If Dwight Eisenhower had needed environmental permits, he probably wouldn’t have crossed the Rhine much faster than the Washington Department of Transportation crossed the Skagit this summer.
On May 23, an oversized truck hit an undersized crossbeam on Interstate 5’s Skagit River bridge, crashing much of the structure into the river 120 feet below.
At that point, the calendar became everything. Transportation crises don’t get much bigger. The collapse had severed I-5, Washington’s north-south jugular, at a point traveled by more than 70,000 vehicles a day.
Employees were cut off from jobs, suppliers from customers, freight from destinations. People from Canada to Mexico were affected.
WSDOT’s response was magnificent. Almost immediately, it had temporary detours in place. Within days, it was assembling permits and pursuing plans to create a temporary span, a permanent replacement and a rebuild of the entire overhead support structure.
On June 3, it issued a request for bids on the permanent job. On June 18, it awarded the job to Max J. Kuney Construction of Spokane. On June 19, the 500-ton temporary bridge deck was lowered into place.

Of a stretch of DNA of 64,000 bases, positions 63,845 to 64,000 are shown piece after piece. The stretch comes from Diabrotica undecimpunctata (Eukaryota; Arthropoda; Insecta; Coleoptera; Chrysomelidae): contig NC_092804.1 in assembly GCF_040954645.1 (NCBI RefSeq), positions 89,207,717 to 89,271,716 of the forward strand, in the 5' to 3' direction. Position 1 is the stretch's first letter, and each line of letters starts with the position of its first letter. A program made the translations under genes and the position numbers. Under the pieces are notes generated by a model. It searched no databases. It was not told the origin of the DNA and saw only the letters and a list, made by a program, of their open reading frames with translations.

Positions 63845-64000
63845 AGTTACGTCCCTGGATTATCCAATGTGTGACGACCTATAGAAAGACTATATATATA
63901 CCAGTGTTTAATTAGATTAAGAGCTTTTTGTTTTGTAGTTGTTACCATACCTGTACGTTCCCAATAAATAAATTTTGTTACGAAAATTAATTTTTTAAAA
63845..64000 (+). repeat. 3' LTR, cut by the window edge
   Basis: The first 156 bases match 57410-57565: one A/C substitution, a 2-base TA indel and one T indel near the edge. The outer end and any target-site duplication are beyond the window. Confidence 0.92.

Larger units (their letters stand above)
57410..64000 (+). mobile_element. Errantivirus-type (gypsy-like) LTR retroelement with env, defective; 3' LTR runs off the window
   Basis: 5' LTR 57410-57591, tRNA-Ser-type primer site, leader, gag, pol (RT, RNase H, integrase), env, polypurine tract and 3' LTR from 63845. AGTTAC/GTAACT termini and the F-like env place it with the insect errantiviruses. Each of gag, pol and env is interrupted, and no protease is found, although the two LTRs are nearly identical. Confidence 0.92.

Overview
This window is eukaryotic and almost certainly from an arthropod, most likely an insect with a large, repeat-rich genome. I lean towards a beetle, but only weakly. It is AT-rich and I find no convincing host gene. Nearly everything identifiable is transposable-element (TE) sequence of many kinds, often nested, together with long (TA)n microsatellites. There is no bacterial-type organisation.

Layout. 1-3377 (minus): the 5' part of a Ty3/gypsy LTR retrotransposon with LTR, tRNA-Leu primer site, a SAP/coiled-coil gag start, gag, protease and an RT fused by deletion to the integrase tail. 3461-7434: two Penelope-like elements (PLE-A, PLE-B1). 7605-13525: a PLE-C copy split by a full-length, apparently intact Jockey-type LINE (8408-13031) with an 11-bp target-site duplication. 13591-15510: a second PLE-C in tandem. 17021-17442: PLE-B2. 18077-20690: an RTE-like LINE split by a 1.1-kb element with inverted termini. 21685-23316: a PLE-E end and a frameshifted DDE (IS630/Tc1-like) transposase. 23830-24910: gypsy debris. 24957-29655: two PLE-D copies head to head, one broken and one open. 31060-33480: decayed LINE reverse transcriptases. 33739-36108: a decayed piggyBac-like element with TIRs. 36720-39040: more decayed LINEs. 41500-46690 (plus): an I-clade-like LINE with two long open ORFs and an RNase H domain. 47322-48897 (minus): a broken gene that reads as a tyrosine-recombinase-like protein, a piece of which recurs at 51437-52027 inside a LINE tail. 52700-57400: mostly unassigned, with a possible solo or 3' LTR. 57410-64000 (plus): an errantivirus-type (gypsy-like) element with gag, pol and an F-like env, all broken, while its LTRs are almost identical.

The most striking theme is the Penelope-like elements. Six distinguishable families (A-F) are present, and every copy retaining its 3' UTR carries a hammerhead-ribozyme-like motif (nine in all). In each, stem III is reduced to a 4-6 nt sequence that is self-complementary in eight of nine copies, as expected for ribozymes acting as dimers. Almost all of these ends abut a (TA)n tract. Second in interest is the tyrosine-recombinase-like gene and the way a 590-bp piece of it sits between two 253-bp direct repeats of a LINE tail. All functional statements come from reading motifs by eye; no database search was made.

In mid-August, Kuney rolled eight concrete girders — each the weight of a space shuttle — into position under the bridge.
On Sunday, it all came together. Crews swapped out the temporary span with the new 900-ton permanent span, and the replacement bridge was open for business 66 days after the collapse. The final cost was well below the $15.6 million federal emergency grant, and the job was done more than two weeks before deadline.
There’s nothing like a sense of urgency.
WSDOT streamlined the project with a design-build approach, which lets the contractor integrate engineering with construction. Recognizing the emergency, other agencies — including the Coast Guard, Department of Ecology, Federal Highway Administration, Army Corps of Engineers — fast-tracked a plethora of environmental permits and approvals.
WSDOT is currently getting pilloried — and rightfully so — for design errors that are requiring more than $200 million in repairs to pontoons on the Highway 520 floating bridge over Lake Washington. But the Skagit bridge project shows that the department is capable of extreme competency in a pinch.
Can WSDOT — and other federal and state agencies — replicate this performance? Are there lessons to be applied to non-emergency projects? Transportation money would be much easier to come by in Washington if citizens knew their tax dollars would always be spent with so much efficiency and success.